Stocks, oil prices, and government bond yields all fell after South Africa issued a warning about a rapidly spreading strain of the coronavirus, raising fears that travel restrictions and other restrictions will stymie the global economy’s recovery.

Futures indicate that the S&P 500 will lose about 1.6 percent and the Dow Jones Industrial Average will lose about 2.2 percent when the U.S. stock market opens for a holiday-shortened trading session on Friday. Brent crude fell 5.3 percent to less than $77 a barrel, putting the global energy benchmark on track for its biggest one-day loss since July, as traders worried that movement restrictions would reduce demand for transportation fuels. Bitcoin fell 8.9 percent to less than $54,000.

Investors sought safe-haven assets, pushing 10-year Treasury note yields down to 1.537 percent from 1.644 percent before the Thanksgiving holiday. Yields, which move in the opposite direction of prices, had previously fallen to 1.505 percent, putting them on track for their biggest daily drop since the March 2020 market panic. Gold, another perceived store of value when riskier assets fall, increased more than 1% to $1,809 per troy ounce.

The sell-off caused a jolt in markets that had been anchored by concerns about the coronavirus to a large extent. Instead, investors have been preoccupied with the possibility that an overheating economy will cause runaway inflation, forcing the Federal Reserve and other central banks to raise interest rates.

Fears of a Coronavirus resurfaced in the market on Friday. Investors warned that the variant, dubbed B. 1.1.529, could jeopardize months of efforts to resurrect the global economy and save lives. According to scientists, the strain has a high number of mutations that may make it more transmissible and allow it to evade some of the immune responses triggered by previous infection or vaccination.

Investors bought shares in companies that stand to benefit from restrictions and sold shares in companies that stand to lose the most. Delta Air Lines, United Airlines, and American Airlines Group all fell 7% or more ahead of the opening bell after the United Kingdom, Israel, and Singapore restricted travel from southern Africa. The European Union has stated that it will propose a ban on air travel from the region. Royal Caribbean Group and other cruise companies were battered, while oil companies Exxon Mobil and Chevron both fell more than 4%.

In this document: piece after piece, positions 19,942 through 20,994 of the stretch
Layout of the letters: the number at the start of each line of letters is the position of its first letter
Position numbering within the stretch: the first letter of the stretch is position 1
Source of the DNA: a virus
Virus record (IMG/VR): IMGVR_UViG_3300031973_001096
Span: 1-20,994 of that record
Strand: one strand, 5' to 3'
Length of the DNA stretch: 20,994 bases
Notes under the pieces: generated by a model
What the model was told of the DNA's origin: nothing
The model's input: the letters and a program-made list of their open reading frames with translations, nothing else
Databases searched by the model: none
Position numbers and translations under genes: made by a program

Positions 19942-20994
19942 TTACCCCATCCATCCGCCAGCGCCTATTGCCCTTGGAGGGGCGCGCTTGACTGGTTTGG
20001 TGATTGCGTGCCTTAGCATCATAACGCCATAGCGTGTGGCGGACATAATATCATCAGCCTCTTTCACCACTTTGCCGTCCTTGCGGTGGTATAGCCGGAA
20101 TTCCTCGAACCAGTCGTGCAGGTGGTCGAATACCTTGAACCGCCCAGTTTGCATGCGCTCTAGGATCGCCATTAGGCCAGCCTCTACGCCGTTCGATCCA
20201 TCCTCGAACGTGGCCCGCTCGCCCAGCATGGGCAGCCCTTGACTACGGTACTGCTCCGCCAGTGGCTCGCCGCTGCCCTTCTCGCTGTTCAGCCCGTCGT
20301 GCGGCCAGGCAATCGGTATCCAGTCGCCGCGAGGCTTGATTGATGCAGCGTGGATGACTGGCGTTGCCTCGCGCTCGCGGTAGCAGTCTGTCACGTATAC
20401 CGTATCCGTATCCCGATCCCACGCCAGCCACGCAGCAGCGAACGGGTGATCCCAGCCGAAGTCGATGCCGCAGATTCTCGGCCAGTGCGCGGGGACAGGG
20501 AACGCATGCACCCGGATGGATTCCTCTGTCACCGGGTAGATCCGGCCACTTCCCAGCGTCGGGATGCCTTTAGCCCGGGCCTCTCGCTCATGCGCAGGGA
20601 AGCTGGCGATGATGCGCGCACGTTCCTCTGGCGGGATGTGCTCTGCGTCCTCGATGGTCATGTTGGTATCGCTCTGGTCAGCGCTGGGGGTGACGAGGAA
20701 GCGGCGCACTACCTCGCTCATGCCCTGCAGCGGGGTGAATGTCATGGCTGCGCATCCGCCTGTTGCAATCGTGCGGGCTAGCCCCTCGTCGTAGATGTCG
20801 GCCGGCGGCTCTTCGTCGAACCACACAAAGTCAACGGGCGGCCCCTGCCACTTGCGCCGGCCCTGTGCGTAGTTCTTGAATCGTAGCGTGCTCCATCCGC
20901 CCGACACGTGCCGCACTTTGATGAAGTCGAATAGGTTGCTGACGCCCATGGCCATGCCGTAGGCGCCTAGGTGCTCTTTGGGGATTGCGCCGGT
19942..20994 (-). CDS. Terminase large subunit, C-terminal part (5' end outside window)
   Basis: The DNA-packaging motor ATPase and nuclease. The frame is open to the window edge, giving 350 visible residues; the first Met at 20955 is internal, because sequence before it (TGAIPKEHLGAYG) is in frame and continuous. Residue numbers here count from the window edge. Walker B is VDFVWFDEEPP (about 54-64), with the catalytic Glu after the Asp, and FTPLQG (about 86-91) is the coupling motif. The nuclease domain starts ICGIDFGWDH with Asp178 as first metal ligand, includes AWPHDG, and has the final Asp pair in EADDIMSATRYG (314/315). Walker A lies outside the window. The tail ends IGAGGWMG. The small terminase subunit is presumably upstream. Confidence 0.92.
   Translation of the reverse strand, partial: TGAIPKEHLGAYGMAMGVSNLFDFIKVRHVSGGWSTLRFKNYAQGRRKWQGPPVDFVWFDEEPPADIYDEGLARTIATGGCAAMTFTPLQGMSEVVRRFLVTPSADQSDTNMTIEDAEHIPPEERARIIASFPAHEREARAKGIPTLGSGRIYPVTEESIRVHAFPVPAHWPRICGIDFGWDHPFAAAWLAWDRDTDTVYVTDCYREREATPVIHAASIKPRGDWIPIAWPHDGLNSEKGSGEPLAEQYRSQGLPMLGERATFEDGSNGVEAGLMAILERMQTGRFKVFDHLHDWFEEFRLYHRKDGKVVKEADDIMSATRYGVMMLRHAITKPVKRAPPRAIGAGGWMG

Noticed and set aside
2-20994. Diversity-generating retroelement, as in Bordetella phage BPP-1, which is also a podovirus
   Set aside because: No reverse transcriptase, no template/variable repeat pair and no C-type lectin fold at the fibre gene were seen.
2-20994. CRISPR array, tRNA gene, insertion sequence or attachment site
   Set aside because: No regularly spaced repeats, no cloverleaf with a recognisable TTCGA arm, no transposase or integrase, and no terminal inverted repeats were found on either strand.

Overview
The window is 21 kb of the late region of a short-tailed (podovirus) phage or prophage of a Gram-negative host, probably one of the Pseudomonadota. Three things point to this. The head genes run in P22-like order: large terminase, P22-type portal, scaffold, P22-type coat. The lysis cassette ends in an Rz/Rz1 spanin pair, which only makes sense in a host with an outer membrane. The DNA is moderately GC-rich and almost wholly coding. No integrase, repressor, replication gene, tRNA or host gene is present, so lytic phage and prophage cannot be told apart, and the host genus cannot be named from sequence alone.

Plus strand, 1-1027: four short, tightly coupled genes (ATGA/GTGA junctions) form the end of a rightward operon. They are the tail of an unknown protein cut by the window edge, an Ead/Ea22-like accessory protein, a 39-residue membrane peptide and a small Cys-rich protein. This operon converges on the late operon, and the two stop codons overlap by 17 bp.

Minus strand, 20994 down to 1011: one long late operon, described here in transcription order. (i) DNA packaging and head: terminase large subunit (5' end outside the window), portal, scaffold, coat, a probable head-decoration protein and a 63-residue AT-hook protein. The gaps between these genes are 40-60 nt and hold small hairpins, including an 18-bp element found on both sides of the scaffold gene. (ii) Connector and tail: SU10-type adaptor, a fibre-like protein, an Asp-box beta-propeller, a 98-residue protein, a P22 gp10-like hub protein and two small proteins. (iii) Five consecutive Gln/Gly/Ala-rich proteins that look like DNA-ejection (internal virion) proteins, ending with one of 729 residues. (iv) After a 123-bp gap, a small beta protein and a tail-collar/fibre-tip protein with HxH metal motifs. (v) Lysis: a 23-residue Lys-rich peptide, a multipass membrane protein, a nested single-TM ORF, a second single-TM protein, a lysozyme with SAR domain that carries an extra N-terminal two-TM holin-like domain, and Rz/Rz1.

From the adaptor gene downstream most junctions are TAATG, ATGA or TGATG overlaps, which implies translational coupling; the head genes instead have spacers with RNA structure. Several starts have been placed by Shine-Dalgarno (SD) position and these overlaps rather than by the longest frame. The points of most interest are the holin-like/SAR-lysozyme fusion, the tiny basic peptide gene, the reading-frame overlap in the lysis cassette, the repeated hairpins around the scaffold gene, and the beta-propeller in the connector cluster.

Vaccine makers Moderna and Pfizer were among the winners in premarket trading, rising 8.3 percent and 5.6 percent, respectively. Netflix and DoorDash, which previously benefited from stay-at-home orders, rose 2.3 percent and 3.2 percent, respectively.

Traders braced for more volatility, though some speculated that Friday’s moves were exacerbated by low volumes following Thanksgiving. The Cboe Volatility Index, which measures expected swings in the S&P 500, was set to close at its highest level since September. Federal-fund futures showed traders cutting their bets on an interest-rate hike by the Fed’s June meeting to 64%, down from 82 percent on Wednesday.

Oil prices experienced some of the steepest drops. Traders said money managers were scrambling to unwind bets that a mismatch between tight supplies and rising demand would drive crude prices to $100 per barrel. The slump may persuade the Organization of Petroleum Exporting Countries and a group of Russia-led allies to postpone plans to increase oil production when they meet next week.

Money managers, according to oil traders, are rushing to unwind bets that a mismatch between tight supplies and rising demand would push crude prices above $100 per barrel. Traders said the price drop made it more likely that the Organization of Petroleum Exporting Countries and a group of Russia-led allies would put a halt to efforts to pump more oil when they met next week.

Money managers said that even if the variant proves to be more resistant to vaccines than previous strains, there are reasons to believe that the economic damage can be limited. mRNA vaccines, such as those produced by Pfizer and Moderna, can be rapidly updated, and businesses have adapted to containment measures, reducing the impact of each lockdown.

Friday saw a drop in international stock markets. Losses in travel, leisure, banking, and energy stocks, which all suffered during previous periods of economic turmoil during the pandemic, caused the Stoxx Europe 600 to fall 2.7 percent.